APIOps with decK
API Lifecycle Automation (APIOps) is the process of applying
automation frameworks to API best practices. decK enables APIOps by
providing a tool with varied commands that can be coordinated to build
API delivery automations.
decK commands break down into the following categories:
- Configuration generation
- Configuration transformation
- Gateway state management
This guide walks you through using the configuration
generation and transformation commands to build an API automation delivery pipeline.
OpenAPI is the most commonly used standard
for defining API behavior. OpenAPI Specifications (OAS) are useful
for many API development related tasks including generating documentation
and API client code. With decK, you can also generate Kong Gateway
configuration from OAS files.
Let’s assume you have the following minimal OAS in a file named
title: httpbin API
description: Simple API for testing purposes
- url: http://httpbin.org
summary: Get a simple response from the /request resource of the httpbin API
description: Successful response
You can generate a Kong Gateway configuration with the following:
deck file openapi2kong \
--spec oas.yaml \
Which produces a complete decK configuration file:
- host: httpbin.org
- id: 803b324e-98ed-5ec5-aecf-b4ce973036f4
Note: The Kong Gateway getting started guide
can help you quickly run a gateway in Docker to follow along with these instructions.
You can synchronize this directly to the gateway using
deck sync -s httpbin.yaml
Which creates the service and route:
creating service httpbin-api
creating route httpbin-api_request_get
This is a very simple example. In reality, you will generally want to configure more sophisticated Kong Gateway capabilities
for your API. Maybe you want to secure your API with an
or protect it with traffic management.
These API Gateway concepts are usually orthogonal to the OAS, and a clearer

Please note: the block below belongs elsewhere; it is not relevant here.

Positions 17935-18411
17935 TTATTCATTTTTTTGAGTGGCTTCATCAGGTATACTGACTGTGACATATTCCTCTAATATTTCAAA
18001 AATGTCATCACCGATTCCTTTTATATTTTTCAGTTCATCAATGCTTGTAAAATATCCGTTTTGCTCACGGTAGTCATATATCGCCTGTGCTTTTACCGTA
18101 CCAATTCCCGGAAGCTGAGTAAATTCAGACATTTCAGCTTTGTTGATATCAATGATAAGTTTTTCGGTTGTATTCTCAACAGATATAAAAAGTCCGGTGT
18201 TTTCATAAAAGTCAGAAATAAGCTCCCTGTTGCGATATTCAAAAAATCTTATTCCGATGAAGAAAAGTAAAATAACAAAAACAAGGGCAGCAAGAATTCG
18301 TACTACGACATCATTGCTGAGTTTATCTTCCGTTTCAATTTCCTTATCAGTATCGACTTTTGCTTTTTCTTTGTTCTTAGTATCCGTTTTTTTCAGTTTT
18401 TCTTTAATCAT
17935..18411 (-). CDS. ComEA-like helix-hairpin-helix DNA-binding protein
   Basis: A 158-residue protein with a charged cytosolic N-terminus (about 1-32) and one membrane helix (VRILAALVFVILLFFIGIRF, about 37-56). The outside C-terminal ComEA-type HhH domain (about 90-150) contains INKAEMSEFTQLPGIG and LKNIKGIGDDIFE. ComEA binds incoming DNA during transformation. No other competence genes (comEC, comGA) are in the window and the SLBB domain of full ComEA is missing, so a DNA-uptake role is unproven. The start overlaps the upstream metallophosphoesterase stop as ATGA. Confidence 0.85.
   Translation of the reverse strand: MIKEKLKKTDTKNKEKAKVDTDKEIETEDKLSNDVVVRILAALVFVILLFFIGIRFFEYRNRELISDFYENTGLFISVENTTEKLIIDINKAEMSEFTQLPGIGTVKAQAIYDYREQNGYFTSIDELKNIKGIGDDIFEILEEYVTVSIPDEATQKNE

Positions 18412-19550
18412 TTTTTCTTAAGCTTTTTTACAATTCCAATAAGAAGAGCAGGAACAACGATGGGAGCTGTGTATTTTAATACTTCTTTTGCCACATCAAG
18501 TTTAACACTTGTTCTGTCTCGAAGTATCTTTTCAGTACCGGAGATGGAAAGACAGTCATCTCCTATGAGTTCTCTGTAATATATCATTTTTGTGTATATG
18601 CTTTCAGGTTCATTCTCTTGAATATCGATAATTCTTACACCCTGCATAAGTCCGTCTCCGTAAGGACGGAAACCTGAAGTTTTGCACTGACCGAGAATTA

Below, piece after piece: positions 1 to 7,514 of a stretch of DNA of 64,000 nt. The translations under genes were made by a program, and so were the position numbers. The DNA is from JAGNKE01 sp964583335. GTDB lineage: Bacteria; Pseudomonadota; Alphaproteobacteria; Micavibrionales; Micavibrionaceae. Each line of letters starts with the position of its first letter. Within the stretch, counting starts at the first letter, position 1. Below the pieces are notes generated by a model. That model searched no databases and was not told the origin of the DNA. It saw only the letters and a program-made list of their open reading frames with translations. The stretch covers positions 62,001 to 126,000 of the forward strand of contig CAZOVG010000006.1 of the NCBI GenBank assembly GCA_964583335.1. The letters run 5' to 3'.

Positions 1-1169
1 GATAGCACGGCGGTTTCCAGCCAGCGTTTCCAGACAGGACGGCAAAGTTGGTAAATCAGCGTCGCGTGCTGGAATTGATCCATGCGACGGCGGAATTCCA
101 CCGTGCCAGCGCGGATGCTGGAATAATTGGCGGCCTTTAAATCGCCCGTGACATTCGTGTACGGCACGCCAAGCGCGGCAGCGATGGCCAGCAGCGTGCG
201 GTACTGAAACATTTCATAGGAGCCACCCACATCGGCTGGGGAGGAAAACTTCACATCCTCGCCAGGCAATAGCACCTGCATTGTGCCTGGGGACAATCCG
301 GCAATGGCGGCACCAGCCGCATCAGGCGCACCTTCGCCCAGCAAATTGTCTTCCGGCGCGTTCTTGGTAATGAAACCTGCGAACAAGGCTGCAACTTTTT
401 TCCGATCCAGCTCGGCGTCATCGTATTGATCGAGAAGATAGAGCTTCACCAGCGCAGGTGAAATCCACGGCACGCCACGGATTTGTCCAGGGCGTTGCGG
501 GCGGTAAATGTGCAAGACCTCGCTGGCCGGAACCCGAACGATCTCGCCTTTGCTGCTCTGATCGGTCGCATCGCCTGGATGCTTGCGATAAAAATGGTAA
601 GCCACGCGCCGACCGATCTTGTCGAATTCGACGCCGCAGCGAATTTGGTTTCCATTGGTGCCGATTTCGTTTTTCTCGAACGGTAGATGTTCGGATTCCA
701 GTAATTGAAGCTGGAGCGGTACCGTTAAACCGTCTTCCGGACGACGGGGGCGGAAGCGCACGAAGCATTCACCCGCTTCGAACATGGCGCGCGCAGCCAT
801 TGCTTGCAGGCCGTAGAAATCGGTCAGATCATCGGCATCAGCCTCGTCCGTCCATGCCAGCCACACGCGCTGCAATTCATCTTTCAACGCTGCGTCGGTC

separation of concerns is achieved if they are configured independently of the specification.
This can be accomplished with decK file transformations.
If you are building microservices or an API platform for multiple teams, you likely have
multiple services and code repositories with their own decK configuration files.
Using decK file transformation commands, you can organize your decK configuration files into partial segments
of the full configuration and assemble them prior to synchronizing with Kong Gateway.
This allows you to organize different aspects of the configuration in alignment with the rest of your
software development artifacts.
Continuing the example above, let’s take a look at how commands can be pipelined to create API lifecycle automations.
Let’s assume you have a second team that builds a different API, and
provides a Kong Gateway decK configuration segment for their service and route. Copy the
following configuration into a file named
- host: httpbin.org
- id: 08ac3482-843a-40f8-a277-a4e73baf19d9
You can use the decK
file merge command to bring these two configurations into one:
deck file merge httpbin.yaml another-httpbin.yaml \
You now have a file named
merged-kong.yaml, which is a single decK file with both services and routes merged. This file is
also a complete deck file and could be synchronized to a gateway. Before doing that, let’s take the example one step further.
Now assume you want to ensure that all services in your configuration communicate with the upstream endpoint
https only. You can use the deck
file patch command to accomplish this:
deck file patch --state merged-kong.yaml \
--selector "$.services[*]" \
--value 'protocol: "https"' \
kong.yaml file is a full configuration you can synchronize to the gateway:
Here is an example of putting the above together in a Unix-style pipeline:
deck file openapi2kong --spec oas.yaml --output-file httpbin.yaml &&
deck file merge httpbin.yaml another-httpbin.yaml |
deck file patch --selector "$.services[*]" --value 'protocol: "https"' |
deck sync -s -
Most commonly, you will use the commands from CI/CD tools built into your version control system
to bring full and partial Kong Gateway configurations together to create APIOps for your
See the example file at Kong/go-apiops
for extensive annotations explaining the conversion process, as well as all supported custom